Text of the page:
IMO agrees to halve greenhouse gas emissions by 2050

Lester Mason
April 16, 2018

The Marshall Islands is home to the world's second biggest ship registry and has been at the forefront of efforts to lobby for emissions reductions at the International Maritime Organisation.

"The initial strategy agreed by MEPC 72 is the first of its kind, not only because it goes well beyond the Paris Agreement with the introduction of quantitative targets, but also because, in doing so, shipping becomes the first industry to adopt such concrete global goals for the reduction of its total GHG emissions".

Members of the UN International Maritime Organisation on Friday struck a deal to halve carbon dioxide emissions from shipping by 2050 in a deal that will force the industry to redesign fleets. The meeting was attended by more than 100 IMO Member States.

In a joint statement, European Commissioners Violeta Bulc and Miguel Arias Cañete welcomed the agreement as a "significant step forward" in efforts to combat global warming across the globe, although the EU had initially hoped for stronger commitments.

The meeting set out a vision to cut GHG emissions from shipping by at least 50 percent by 2050, seemingly a more ambitious target than had been anticipated, although less than the 70 percent pursued by the EU.

The commissioners said: "While the European Union had sought a higher level of ambition, this [strategy] is a good starting point that will allow for further review and improvements over time..."

Expectations are that over the next few years this target will be tightened and brought closer in line with the Paris Agreement commitments.

"Even with the lowest level of ambition, the shipping industry will require rapid technological changes to produce zero-emission ships, moving from fossil fuels, to a combination of electricity (batteries), renewable fuels derived from hydrogen, and potentially bioenergy", he said.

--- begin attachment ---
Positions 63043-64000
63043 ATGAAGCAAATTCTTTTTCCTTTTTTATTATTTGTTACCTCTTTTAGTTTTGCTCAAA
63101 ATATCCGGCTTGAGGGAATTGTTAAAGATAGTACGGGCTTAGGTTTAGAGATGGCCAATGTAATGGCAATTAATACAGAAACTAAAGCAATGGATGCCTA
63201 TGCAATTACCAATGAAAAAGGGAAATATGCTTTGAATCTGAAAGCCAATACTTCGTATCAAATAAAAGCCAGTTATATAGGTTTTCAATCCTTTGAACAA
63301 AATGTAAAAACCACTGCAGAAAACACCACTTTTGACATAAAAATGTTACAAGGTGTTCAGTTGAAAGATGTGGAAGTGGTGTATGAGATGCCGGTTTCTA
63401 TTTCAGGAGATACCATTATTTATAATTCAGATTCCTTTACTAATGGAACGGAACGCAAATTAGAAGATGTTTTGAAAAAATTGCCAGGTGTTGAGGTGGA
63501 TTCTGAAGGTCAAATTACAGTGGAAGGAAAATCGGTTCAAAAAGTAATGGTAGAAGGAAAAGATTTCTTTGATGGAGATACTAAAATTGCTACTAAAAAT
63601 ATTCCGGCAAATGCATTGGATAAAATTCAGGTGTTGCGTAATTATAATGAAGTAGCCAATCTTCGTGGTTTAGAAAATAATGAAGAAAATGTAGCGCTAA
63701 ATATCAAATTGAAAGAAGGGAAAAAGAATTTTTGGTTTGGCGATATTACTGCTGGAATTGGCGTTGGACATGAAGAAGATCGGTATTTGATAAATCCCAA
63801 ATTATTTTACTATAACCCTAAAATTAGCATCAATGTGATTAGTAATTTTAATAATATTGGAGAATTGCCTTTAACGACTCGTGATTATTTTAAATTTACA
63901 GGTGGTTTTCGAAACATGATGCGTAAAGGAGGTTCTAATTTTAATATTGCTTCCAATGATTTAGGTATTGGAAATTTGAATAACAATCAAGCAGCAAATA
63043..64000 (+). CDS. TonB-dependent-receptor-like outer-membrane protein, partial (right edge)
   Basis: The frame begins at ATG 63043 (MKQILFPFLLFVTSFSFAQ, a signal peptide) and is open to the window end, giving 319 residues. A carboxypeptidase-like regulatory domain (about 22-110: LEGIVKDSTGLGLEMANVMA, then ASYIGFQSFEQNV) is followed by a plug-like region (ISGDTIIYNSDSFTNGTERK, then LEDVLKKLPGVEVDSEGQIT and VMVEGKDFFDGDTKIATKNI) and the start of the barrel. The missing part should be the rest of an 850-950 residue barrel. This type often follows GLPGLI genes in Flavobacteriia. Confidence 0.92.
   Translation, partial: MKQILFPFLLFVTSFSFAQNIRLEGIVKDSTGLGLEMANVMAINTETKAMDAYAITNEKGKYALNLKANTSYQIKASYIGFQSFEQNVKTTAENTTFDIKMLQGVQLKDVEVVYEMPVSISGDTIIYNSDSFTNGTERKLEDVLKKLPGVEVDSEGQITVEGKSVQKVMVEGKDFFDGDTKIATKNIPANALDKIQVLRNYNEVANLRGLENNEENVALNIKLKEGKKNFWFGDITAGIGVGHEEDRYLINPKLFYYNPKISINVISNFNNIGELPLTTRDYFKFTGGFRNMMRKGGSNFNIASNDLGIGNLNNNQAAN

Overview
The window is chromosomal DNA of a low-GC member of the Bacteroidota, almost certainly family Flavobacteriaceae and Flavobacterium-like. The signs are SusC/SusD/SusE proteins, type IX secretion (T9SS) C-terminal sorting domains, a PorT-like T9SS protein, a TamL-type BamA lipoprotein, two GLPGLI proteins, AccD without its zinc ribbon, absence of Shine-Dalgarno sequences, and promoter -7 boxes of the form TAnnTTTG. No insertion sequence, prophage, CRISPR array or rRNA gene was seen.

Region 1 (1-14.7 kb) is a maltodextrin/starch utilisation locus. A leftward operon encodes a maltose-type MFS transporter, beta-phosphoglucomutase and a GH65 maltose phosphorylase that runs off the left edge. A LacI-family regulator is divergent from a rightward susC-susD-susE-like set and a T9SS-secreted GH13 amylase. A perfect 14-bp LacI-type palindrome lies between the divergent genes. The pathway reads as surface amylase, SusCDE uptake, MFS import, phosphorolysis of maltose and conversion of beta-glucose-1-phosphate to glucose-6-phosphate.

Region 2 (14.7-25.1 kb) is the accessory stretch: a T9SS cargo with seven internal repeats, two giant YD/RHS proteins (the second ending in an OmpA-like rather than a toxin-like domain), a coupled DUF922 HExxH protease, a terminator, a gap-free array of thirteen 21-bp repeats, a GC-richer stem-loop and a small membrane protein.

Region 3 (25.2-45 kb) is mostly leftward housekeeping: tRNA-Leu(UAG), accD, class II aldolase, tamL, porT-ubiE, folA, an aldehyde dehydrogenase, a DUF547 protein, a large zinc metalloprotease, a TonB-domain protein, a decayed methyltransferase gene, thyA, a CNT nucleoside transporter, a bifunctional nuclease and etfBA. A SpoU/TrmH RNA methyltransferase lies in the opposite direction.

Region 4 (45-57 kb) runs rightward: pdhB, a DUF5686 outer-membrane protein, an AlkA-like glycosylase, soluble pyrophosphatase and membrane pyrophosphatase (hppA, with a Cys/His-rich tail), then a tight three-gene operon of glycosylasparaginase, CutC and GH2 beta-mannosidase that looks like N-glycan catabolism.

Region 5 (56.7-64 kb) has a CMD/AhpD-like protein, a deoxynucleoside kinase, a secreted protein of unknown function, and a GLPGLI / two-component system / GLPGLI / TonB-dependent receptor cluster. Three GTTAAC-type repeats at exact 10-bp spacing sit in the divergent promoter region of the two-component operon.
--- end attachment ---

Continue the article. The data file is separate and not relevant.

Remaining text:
While he admitted that such changes are "massive" for a global industry with over 50,000 ships trading internationally, Smith said these reductions can be achieved "with the correct level of investment and better regulation".

John Maggs, President of the Clean Shipping Coalition and senior policy advisor, Seas At Risk, said, "We have an important agreement, and this level of ambition will ultimately require a sector-wide shift to new fuels and propulsion technologies, but what happens next is crucial".

"The IMO must move swiftly to introduce measures that will cut emissions deeply and quickly in the short-term".

Experts say that the compromise is not in keeping with the Paris climate agreement goal of keeping temperature rise well below 2 degrees Celcius.

The initial strategy represents a framework for Member States, setting out the future vision for worldwide shipping, the levels of ambition to reduce GHG emissions and guiding principles; and includes candidate short-, mid- and long-term further measures with possible timelines and their impacts on States.

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